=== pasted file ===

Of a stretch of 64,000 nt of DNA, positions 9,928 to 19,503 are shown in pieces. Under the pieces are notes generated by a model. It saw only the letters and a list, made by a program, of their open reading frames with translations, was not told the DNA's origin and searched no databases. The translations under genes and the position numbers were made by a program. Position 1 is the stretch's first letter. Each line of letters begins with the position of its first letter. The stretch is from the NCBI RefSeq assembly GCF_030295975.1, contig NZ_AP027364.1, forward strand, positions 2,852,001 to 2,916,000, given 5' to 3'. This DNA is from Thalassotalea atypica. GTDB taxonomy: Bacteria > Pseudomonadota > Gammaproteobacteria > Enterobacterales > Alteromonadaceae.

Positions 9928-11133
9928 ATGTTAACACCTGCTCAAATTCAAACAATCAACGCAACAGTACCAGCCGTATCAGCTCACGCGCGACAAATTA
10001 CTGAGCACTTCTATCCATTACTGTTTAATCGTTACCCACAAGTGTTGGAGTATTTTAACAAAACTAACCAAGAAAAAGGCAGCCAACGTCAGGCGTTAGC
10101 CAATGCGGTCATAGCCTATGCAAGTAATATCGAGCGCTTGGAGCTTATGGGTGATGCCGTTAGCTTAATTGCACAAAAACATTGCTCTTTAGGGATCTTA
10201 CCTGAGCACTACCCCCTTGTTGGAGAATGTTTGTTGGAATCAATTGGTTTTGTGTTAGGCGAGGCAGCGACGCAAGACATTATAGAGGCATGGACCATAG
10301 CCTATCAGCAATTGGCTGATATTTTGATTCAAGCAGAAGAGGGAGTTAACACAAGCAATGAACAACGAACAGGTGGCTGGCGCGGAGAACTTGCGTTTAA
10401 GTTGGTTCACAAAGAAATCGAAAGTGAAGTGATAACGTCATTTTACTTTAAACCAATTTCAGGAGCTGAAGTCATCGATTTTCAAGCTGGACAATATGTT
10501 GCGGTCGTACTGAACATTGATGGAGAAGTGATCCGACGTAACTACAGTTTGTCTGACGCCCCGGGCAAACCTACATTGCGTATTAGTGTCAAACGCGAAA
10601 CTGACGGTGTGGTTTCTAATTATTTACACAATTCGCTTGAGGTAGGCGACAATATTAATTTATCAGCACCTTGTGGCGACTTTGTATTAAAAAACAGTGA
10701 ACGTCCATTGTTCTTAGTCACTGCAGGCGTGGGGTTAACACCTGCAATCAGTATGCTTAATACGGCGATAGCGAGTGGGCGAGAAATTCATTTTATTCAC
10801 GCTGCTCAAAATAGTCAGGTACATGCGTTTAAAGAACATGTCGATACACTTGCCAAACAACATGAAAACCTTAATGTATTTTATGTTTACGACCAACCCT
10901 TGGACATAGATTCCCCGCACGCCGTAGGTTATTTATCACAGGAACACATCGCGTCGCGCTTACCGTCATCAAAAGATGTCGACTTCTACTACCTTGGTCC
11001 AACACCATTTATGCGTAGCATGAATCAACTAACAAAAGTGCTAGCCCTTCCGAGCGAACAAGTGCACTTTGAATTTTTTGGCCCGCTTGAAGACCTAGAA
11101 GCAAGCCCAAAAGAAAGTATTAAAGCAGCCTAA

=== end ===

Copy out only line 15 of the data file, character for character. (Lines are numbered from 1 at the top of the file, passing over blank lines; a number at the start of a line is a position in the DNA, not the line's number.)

11101 GCAAGCCCAAAAGAAAGTATTAAAGCAGCCTAA